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Look out for 'destructive' feral pigs, says Invasive Species Council of B.C.

Tuesday, November 2nd 2021, 1:17 pm - The animals can quickly multiply and damage gardens, crops, fences and the environment

The Invasive Species Council of B.C. is asking people to stay vigilant and report any feral pig sightings, in order to prevent the voracious animals from becoming too established in the province.

Most reports come from the Chilcotin, Peace and Thompson-Okanagan areas, according to Gail Wallin, executive director of the council.

"Feral pigs are one of those quiet threats we have right now in different parts of the province, and so people need to be on the alert," said Wallin.

She wasn't able to estimate how many feral pigs are roaming B.C. right now but said the hope is that the issues facing other provinces — including much of the prairies — can be avoided.

In Saskatchewan, one researcher stated earlier this month that wild pigs would soon outnumber people in that province.

SEE ALSO: Wildlife collisions can increase in the fall, here's how to avoid them

Alberta launched a "squeal on pigs" campaign to address the problem earlier this year, and this month the animals breached a national park in that province for the first time.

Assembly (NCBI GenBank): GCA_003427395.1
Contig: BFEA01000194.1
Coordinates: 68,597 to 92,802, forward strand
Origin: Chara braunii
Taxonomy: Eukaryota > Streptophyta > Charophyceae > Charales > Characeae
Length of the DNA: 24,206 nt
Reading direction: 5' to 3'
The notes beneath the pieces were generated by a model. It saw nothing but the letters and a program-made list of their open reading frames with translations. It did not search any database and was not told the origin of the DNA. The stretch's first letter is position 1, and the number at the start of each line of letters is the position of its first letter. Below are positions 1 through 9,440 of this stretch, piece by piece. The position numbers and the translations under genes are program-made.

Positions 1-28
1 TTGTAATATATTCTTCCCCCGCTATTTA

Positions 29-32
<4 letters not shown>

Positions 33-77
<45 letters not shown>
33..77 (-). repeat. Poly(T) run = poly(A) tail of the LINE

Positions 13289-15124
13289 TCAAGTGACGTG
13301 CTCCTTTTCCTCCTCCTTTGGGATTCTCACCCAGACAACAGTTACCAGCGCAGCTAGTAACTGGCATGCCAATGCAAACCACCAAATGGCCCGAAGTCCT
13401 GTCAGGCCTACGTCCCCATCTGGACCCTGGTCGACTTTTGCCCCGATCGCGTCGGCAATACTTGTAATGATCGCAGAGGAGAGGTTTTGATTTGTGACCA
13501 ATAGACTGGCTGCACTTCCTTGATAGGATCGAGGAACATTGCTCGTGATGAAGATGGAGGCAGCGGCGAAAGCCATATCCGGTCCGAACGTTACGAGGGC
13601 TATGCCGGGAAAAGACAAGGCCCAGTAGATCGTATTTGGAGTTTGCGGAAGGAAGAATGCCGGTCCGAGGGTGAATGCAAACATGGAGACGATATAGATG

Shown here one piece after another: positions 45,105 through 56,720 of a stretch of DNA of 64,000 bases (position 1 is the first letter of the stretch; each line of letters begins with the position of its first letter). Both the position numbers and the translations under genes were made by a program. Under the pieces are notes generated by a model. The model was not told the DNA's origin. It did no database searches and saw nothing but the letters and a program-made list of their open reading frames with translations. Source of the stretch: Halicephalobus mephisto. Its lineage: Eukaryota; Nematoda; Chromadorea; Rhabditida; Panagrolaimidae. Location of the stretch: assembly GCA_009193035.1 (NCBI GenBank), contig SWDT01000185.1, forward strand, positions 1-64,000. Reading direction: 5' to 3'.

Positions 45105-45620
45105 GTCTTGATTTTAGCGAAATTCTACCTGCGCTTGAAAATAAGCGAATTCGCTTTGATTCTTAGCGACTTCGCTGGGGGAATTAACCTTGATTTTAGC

"Feral pigs, or wild pigs are really destructive. They're destructive to our environment. They're destructive to our fences. They're destructive to our crops," said Wallin, adding that they reproduce rapidly — there can be 10 piglets in a litter and a pig can have multiple litters in a year.

She said the animals will revert to their traditional, boar-like characteristics in just a few short generations, with their coats or hair changing colour. Their tusks can grow, and they will also become more aggressive than domestic pigs. They can also carry and spread disease, like feral swine fever.

Wallin said aside from reporting feral pigs, the most important thing people can do is be careful not to release domestic pigs into the wild or allow them to escape.

Wild pigs are legal to hunt in B.C. with a licence, but Wallin prefers that people take a photo if they can and report the pigs to her organization or the province's RAPP line.

If one pig in a group is killed, the rest will scatter and establish separate, dispersed groups, making it harder to get the population under control, explained Wallin.

This article, written by Rafferty Baker, was originally published for CBC News.

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